(Manjulika Ghosh taught history and geography in middle-school. She also only wore the finest Dhakai saris on her annual journey to London, where, unlike the other passengers who emerged from Heathrow like crushed paper towels, she glided out like Aparna Sen on set.)

Lata craned her neck and caught the driver’s mirror. Her shoulder-length hair, coloured freshly at Martha’s yesterday — at a price which would give Manjulika a heart attack — was, luckily, still salon-fresh. She saw a gently brown, heart-shaped face, the cafe au lait complexion as blemish-free as it was on her fifteenth birthday, the legendary bee-stung lips creamed lightly with Chanel’s velvet allure, L’amoureuse #47, her signature colour. Lata smiled at her own reflection, tentatively testing its effect with her new hair, but, mid-smile, her chestnut eyes behind the oversized Chanel spectacles accidentally caught the driver’s. 

It was awkward. 

Smilus interruptus, she quipped to herself, and quickly looked away to hide her amusement.

The poor cabbie, though, promptly found himself blubbering mildly, as men were wont to, when Charulata Ghosh — for that was her real Tagorific name — flashed them a smile, however unintended. She had that kind of beauty.

“Nasty weather, innit?” he said first, and then, buoyed by her agreement, took a couple of wrong turns, despite what the GPS said, blushed deeply at his own inadequacies, and eventually sputtered to silence. Lata looked impassively out of the window.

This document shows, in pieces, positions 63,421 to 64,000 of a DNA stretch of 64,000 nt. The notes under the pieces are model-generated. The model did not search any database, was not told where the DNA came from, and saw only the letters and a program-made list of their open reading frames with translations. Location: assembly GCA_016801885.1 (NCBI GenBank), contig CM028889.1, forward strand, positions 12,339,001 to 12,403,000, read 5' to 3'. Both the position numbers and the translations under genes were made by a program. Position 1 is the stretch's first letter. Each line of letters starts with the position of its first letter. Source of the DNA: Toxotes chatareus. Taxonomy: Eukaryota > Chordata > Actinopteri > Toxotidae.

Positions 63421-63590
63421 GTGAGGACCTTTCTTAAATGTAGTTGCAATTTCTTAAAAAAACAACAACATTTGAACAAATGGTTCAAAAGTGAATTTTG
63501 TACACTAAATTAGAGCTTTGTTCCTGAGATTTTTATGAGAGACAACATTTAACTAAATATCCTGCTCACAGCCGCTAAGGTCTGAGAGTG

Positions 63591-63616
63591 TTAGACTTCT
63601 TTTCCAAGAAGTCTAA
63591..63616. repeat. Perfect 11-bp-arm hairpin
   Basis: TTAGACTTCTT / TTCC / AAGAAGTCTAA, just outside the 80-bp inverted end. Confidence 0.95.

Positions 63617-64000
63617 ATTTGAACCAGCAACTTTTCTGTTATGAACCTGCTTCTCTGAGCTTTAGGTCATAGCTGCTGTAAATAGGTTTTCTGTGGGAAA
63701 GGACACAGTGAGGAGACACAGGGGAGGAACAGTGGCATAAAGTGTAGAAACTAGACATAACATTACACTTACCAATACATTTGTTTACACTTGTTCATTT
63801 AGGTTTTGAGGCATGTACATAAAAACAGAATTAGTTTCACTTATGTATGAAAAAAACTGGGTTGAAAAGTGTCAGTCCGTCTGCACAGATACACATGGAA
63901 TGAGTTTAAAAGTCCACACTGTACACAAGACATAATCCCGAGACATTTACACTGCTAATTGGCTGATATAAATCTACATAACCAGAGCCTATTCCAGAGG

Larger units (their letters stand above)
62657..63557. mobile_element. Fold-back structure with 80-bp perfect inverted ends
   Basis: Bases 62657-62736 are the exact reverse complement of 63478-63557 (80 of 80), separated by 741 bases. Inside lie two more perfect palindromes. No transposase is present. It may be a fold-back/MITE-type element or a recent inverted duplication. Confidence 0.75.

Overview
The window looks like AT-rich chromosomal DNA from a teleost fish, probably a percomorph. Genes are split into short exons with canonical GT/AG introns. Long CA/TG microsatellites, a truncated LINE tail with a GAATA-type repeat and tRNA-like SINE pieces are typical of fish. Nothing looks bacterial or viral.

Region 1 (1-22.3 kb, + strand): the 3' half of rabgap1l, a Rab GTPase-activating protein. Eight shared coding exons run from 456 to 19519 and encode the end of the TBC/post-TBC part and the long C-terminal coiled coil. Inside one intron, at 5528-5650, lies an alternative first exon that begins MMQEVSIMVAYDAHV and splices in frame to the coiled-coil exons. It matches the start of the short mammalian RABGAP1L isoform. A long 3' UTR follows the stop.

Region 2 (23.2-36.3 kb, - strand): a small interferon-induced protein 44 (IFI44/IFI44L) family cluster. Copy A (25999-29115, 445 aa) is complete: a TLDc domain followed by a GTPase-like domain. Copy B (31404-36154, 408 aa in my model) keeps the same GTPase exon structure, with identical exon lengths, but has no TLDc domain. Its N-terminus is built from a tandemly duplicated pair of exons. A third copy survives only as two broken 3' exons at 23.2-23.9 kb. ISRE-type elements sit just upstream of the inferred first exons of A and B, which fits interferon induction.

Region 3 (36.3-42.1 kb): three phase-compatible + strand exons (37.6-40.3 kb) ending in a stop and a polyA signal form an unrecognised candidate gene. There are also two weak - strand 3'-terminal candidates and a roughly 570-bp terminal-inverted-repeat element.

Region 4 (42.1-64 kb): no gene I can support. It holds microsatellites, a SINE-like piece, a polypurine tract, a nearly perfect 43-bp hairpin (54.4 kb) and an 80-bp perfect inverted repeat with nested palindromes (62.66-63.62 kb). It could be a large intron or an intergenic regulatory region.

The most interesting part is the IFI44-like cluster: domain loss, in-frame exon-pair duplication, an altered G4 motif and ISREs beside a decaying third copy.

After a childhood and youth spent as a geek in an all-girls’ school, when Charulata Ghosh (it would be years later, in London, that she dropped the Charu formally, much to her mother’s annoyance) first stepped into Presidency College in 1997, exactly two decades ago, at the ripe old age of 18, she was gobsmacked by her strange ability to make boys do ridiculous things. Within three weeks of college, she had received five heart-wrenching proposals, three sets of complete notes and photocopies from outgoing third-year toppers — not just those pursuing economics, which was her discipline, but from mathematics and statistics, merely her pass courses — and two letters written in what could be either a lurid red ink or blood. Freak-magnet, her classmates began to mutter. (Most of the girls agreed, in private, that they just couldn’t understand the secret of her SA. She was of medium height and build and boobage. Good in studies. Cotton kurta-jeans. Where was the mysterious SA located?)